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Found 607 results

  1. Hi all I would like to show some of my favourite ammonites from my collection. 1. Dactylioceras toxophorum and Harpoceras Isle Skye uk 2. Dectylioceras Toxophorum with Bivalve Isle of Skye uk 3. Calcite Dectylioceras in a pebble Isle of Skye uk 4.Harpoceras Falciferum Ilminster Somerset uk 5. Promicroceras in a fragment of Caenesites Lyme Regis uk 6. Parkinsonia Parkinsoni Sengenthal Germany 7.Ceratites sublaevigatus Germany 8. Pseudolioceras, P.lythense Whitby Yorkshire 9. Polished Cleoniceras Mahajanga, Madagascar 10. , Bajocian? Ammonite from Burton Bradstock, Dorset, England 11. Stephanoceras and Belemnite Natural Association 12. Echioceras Radstock, Somerset. Uk 13. A close up of number 4 14. Chalk Nautilus Beer Head, Dorset uk 15. Dactylioceras Cf Athleticum with a worm tube Ilminster Somerset.uk 16. Hildocerss Lusitanicum Ilminster Somerset 17. Lytoceras Crenstum with a Belemnite and Shells Northampton
  2. ID of lower Chalk ammonite

    3 fossils from the lower Chalk upper Cretaceous Swanage Bay Dorset All look like the same species and came from the same strata
  3. Ammonite prep advice

    Hi, found a couple of nodules, thought this one had a small Ammonite in, went to remove a bit of the bulk and found a larger one insure, you think I best prep around the outside first to expose the entire Ammonite then work inwards or you think worth tapping to remove more bulk ? Thanks.
  4. Utah Ammonite Help

    I found what appears to be a small (1 cm) ammonite in Green River, Utah back in 1993. Anyone have any idea what genus it is? I don't know the geologic horizon I found it in but looking at a geologic map of the San Rafael desert, it's probably Cretaceous. I do remember it's from the East bank of the Green River, near the Old Highway Elgin Road. Matrix appears to be limestone if that helps (reacts vigorously to acid). Thanks for the help.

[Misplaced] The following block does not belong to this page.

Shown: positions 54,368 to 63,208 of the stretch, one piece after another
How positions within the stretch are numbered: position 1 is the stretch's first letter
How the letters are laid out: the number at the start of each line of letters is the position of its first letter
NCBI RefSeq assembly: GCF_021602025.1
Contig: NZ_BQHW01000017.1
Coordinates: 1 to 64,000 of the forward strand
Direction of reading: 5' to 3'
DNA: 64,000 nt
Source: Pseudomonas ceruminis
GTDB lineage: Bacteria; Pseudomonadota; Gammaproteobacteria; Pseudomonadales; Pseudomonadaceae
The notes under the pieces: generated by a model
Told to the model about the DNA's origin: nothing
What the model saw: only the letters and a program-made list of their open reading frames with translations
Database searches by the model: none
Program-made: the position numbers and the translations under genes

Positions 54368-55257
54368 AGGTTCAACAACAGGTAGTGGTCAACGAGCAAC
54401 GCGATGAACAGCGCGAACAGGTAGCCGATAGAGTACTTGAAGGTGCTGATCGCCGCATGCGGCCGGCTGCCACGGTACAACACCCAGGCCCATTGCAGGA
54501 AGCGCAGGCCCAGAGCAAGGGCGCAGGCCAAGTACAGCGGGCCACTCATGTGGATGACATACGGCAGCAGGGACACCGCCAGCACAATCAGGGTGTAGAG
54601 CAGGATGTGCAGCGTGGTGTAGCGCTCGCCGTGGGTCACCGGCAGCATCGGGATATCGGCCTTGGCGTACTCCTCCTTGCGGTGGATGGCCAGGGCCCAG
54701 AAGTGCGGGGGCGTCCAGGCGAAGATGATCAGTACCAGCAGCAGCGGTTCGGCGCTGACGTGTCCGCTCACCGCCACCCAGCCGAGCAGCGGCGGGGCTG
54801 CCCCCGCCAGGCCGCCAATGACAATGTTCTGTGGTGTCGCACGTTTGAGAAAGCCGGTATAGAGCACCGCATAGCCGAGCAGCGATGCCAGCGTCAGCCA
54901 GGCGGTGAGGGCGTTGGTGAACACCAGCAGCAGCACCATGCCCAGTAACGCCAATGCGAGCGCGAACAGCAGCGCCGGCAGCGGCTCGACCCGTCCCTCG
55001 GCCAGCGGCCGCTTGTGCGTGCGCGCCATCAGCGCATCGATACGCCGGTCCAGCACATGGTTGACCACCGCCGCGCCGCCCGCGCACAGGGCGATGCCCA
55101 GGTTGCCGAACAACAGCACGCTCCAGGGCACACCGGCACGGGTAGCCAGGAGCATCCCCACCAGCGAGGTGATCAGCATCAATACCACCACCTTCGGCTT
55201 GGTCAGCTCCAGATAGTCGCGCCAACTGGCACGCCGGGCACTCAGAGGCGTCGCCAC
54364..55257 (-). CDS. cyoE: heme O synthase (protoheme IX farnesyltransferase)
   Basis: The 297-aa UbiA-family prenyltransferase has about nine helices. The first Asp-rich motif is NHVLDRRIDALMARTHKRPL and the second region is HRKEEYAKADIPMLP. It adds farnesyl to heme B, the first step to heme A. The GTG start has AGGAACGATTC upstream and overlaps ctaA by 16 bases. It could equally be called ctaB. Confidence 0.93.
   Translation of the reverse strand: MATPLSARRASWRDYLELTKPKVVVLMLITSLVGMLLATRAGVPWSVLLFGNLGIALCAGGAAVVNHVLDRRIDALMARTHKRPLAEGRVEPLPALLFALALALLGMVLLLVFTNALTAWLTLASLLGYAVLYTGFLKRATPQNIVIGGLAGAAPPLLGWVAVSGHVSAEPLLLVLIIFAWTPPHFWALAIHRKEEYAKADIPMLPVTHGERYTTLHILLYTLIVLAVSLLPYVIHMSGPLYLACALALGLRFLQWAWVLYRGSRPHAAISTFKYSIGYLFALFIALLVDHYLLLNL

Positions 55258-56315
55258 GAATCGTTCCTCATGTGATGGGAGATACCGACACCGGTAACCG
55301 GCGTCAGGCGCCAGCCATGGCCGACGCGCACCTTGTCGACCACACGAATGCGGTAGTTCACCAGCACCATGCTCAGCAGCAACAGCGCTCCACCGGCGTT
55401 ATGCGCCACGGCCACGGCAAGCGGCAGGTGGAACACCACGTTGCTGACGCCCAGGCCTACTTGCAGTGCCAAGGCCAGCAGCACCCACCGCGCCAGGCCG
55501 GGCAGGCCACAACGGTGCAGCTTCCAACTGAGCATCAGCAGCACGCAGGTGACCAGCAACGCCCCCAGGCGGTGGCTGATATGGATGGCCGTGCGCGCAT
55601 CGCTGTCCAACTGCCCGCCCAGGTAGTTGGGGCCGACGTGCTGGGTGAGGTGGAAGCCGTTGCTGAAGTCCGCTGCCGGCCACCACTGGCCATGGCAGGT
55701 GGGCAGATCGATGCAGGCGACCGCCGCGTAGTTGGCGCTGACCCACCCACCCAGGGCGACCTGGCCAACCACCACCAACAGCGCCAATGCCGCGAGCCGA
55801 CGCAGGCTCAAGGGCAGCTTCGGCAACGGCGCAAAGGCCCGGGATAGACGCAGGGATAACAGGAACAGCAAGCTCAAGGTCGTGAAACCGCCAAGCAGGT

5. I have a batch of fossils, mostly small gastropods, from the Waco shale pit. Most of them look pyritized to some degree, so I want to treat them to be sure they don't fall apart. Thing is, they're really small- most under 1cm, some as small as 1mm square, and one ammonite that's something like 3mm across. My original plan was to soak them in Iron Out overnight, wash them with dish soap and a toothbrush, and then coat them in butvar. Is this still the best way to go? Should I soak them for less time since they're so tiny? And any tips on bushing butvar onto such tiny fossils?
  6. Back to the windmill site 2 weekends ago and just now uploading the pics...It was a short trip, so didn't find much, but I did enjoy great fall weather, and some really cool calcite-infilled clams,,,